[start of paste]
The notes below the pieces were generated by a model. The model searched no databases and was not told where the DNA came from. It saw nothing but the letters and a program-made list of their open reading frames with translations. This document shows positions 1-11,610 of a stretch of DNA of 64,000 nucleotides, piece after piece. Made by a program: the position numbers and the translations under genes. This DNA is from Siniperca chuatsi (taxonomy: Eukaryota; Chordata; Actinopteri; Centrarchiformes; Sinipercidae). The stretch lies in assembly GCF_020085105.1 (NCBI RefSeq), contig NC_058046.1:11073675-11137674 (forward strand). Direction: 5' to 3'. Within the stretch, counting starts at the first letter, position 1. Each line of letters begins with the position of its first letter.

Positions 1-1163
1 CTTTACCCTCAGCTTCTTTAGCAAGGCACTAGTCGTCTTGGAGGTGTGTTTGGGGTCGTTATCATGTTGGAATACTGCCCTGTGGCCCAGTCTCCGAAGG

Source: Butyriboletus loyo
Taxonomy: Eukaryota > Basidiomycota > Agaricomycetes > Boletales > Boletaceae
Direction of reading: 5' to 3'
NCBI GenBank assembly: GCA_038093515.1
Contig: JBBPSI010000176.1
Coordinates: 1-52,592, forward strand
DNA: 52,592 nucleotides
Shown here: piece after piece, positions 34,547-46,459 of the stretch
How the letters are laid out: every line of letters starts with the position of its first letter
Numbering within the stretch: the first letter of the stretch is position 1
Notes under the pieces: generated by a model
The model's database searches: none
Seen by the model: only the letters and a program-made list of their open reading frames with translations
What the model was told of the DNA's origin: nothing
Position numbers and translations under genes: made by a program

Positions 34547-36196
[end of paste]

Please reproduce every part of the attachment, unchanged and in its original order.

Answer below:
The notes below the pieces were generated by a model. The model searched no databases and was not told where the DNA came from. It saw nothing but the letters and a program-made list of their open reading frames with translations. This document shows positions 1-11,610 of a stretch of DNA of 64,000 nucleotides, piece after piece. Made by a program: the position numbers and the translations under genes. This DNA is from Siniperca chuatsi (taxonomy: Eukaryota; Chordata; Actinopteri; Centrarchiformes; Sinipercidae). The stretch lies in assembly GCF_020085105.1 (NCBI RefSeq), contig NC_058046.1:11073675-11137674 (forward strand). Direction: 5' to 3'. Within the stretch, counting starts at the first letter, position 1. Each line of letters begins with the position of its first letter.

Positions 1-1163
1 CTTTACCCTCAGCTTCTTTAGCAAGGCACTAGTCGTCTTGGAGGTGTGTTTGGGGTCGTTATCATGTTGGAATACTGCCCTGTGGCCCAGTCTCCGAAGG

Source: Butyriboletus loyo
Taxonomy: Eukaryota > Basidiomycota > Agaricomycetes > Boletales > Boletaceae
Direction of reading: 5' to 3'
NCBI GenBank assembly: GCA_038093515.1
Contig: JBBPSI010000176.1
Coordinates: 1-52,592, forward strand
DNA: 52,592 nucleotides
Shown here: piece after piece, positions 34,547-46,459 of the stretch
How the letters are laid out: every line of letters starts with the position of its first letter
Numbering within the stretch: the first letter of the stretch is position 1
Notes under the pieces: generated by a model
The model's database searches: none
Seen by the model: only the letters and a program-made list of their open reading frames with translations
What the model was told of the DNA's origin: nothing
Position numbers and translations under genes: made by a program

Positions 34547-36196